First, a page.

Luke 5:1-11

This is an interesting, even amazing story at a number of levels. What I would like to dwell on is just one aspect of it. Jesus’s words to those he would subsequently call to be his followers. Telling them to cast their nets into the deep, even though they had just caught nothing after being at it all night. It surely made little to no sense to them. But they did it, and the rest and all that follows is history.

This is akin to what I’ve experienced in the last few years right up to the present time. I’ve been wanting to find a Mennonite fellowship, but none in the area where we moved a few decades back. At a certain point I was informed that there was a new fellowship which had met for some time but had recently become Mennonite. So I looked them up. They were clearly in the activist strain, which was okay to me, but took a strong stand of affirming LGBTQ+ for membership, leadership and marriage. Even though I had questions and tensions with the traditional view, that is where I still landed on that issue at the time. They also take a clear stand in regard to support for the riddance of systemic racism, and I and my wife were totally on board with that.

After getting together with them one Sunday online due to COVID, I decided we just couldn’t go through with this. Deb was leaning on me for the decision during that time, surely praying. And I had a great peace, I take it as psychological now, and slept like a baby. But oddly enough I had a strong sense, it is almost as if the Lord were appearing to me in my imagination, and telling me, You don’t have to come, but I’m very much present here. And so we showed up the next Sunday, and we’ve never turned back.

Around the same time, probably shortly after, it was as if the Lord told me that I need to be in the book of James. And I have ever since, and it has been amazing, even life changing, though of course that is incremental. I’ve come a way, and certainly have a long way to go.

Now something similar is happening to me with regard to anxiety. If you know me, or have read this blog much at all, you’ll realize that anxiety has been an ongoing, nearly always an issue with me. I’ve struggled with it, virtually lived in anxiety for years and decades. Although I think I’ve made some progress in how I deal with it, it still could set me back on my heels and worse. Well recently I think I’m beginning to hear the call to launch out into the deep and simply refuse to worry, to be anxious. And to see the newest thing that comes to mind that would have always made me anxious before, to simply be a new opportunity to refuse anxiety.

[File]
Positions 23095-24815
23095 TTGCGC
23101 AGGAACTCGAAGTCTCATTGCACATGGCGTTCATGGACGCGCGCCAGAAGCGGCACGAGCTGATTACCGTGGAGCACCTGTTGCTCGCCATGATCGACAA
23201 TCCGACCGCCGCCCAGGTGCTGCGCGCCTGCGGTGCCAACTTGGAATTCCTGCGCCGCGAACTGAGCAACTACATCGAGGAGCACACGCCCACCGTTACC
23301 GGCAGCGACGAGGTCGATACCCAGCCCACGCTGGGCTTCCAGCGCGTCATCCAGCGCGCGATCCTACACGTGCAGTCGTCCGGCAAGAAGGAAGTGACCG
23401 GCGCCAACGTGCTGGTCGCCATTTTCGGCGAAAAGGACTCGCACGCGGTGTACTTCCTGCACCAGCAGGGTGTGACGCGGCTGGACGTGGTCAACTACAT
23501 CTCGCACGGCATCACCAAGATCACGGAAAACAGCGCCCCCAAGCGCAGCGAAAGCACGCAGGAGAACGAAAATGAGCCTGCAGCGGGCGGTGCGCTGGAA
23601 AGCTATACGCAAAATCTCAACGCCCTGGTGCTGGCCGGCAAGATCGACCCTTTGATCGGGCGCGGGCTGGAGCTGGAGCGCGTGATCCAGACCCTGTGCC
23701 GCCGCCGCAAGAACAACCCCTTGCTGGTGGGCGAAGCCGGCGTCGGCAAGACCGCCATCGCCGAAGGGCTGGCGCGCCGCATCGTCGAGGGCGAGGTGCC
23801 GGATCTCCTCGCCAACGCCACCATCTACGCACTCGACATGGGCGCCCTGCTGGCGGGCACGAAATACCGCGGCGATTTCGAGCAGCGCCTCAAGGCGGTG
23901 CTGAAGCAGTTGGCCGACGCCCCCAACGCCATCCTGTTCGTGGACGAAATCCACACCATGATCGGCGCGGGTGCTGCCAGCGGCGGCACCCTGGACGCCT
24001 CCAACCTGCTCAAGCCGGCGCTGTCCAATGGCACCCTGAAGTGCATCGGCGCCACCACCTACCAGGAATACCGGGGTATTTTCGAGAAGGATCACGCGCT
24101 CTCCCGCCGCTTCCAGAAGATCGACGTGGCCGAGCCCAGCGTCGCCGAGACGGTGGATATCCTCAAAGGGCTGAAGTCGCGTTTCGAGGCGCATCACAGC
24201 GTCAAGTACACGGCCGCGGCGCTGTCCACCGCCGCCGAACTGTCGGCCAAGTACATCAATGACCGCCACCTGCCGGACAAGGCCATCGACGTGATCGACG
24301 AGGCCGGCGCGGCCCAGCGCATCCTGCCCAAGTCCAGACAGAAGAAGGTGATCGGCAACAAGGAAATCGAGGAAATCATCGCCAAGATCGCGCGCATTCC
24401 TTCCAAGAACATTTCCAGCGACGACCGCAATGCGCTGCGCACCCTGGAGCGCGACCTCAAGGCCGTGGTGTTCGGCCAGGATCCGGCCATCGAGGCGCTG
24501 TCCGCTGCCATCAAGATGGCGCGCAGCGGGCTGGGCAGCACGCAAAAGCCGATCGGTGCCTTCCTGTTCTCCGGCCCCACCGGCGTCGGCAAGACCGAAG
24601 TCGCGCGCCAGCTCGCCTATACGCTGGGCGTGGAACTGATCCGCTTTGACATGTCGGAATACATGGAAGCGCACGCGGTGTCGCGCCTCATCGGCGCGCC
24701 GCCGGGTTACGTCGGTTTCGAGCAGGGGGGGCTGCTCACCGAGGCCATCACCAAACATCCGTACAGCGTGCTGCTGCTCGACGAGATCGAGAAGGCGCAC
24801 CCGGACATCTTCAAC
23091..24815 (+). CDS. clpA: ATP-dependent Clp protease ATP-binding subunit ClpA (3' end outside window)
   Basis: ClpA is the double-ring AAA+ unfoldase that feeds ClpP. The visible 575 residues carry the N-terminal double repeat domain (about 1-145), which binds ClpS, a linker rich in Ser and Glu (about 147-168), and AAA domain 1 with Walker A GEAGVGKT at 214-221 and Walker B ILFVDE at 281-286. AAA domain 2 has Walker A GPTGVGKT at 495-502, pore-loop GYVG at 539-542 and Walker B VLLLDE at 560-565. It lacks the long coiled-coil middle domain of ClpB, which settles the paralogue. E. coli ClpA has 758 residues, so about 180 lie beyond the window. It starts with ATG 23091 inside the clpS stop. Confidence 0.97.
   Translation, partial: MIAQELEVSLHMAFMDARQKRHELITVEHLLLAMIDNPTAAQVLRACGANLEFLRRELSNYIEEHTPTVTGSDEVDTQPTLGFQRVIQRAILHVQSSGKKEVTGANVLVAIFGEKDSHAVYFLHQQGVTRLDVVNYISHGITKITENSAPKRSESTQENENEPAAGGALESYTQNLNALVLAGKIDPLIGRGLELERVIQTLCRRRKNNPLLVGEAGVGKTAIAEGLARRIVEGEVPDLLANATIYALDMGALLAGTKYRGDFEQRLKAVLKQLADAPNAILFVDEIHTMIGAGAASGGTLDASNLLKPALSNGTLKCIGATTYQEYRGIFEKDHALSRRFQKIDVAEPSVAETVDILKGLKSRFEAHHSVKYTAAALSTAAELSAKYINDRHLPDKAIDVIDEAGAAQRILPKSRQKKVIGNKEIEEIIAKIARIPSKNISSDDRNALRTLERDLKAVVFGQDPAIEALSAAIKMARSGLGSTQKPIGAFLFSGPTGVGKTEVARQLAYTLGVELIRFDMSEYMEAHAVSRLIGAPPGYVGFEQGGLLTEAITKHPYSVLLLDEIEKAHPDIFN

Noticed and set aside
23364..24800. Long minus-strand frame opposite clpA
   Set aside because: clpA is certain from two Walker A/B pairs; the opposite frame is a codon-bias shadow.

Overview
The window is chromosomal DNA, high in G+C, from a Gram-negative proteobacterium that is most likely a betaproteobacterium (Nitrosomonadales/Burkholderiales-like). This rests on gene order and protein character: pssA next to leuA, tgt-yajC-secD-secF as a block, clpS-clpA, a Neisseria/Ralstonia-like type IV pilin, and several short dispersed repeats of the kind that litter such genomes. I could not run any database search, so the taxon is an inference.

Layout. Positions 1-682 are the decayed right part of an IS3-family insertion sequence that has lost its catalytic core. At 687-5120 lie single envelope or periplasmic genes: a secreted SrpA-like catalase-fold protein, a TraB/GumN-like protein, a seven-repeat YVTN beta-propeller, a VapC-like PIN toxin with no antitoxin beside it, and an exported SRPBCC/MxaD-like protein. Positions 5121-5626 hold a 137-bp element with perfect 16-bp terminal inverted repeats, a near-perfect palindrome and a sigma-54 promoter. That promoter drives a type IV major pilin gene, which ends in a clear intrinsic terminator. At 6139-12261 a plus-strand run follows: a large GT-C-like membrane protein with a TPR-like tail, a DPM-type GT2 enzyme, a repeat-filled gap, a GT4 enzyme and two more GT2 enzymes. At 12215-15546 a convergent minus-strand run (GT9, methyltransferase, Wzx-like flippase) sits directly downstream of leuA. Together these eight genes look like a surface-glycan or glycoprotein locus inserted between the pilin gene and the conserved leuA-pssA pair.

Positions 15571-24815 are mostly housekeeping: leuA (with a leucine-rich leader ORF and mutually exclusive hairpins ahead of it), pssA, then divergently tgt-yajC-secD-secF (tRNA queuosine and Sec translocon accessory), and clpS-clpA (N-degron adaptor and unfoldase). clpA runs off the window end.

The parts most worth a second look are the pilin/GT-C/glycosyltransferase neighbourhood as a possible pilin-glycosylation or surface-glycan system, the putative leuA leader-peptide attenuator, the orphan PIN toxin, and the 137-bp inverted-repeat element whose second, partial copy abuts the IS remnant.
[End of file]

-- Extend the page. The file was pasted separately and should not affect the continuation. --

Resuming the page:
Of course, I do so dialing in to what God has provided in Scripture through Christ. We can do none of this on our own, it’s only God’s grace. We’re a part of a small group which has a strong emphasis on grace, and that has helped much. But paradoxically it will require effort on our part. We have to let go of all our strivings and devices, and make ourselves sit at Jesus’s feet.

This is all about launching into the deep at Jesus’s words. The difference maker is Jesus. Not our interpretation of Scripture, which by the way in regard to the LGBTQIA+ issue I think is suspect and is a door slam shut in the face of true Christ followers. Only Jesus. But we have to listen, really listen. And then we have to follow and keep following. Thankfully Christ is always ahead of us and with us. We’re not on our own. And that together. In and through Jesus.

we’re family!! in Christ

Then [Jesus] went home, and the crowd came together again, so that they could not even eat. When his family heard it, they went out to restrain him, for people were saying, “He has gone out of his mind.”

Then his mother and his brothers came, and standing outside they sent to him and called him. A crowd was sitting around him, and they said to him, “Your mother and your brothers are outside asking for you.” And he replied, “Who are my mother and my brothers?” And looking at those who sat around him, he said, “Here are my mother and my brothers! Whoever does the will of God is my brother and sister and mother.”

Mark 3:20-21, 31-35; NRSVue

When it comes to our faith, there is nothing more essential or basic than family. God is our Father (and Mother), Jesus our Brother and we’re all siblings by faith in and through Christ. We’re to call no man on earth our father, and given the patriarchal error today and back in Jesus’s time along with the hierarchy that accompanies it, that’s more than understandable (see Mark, by Geddert).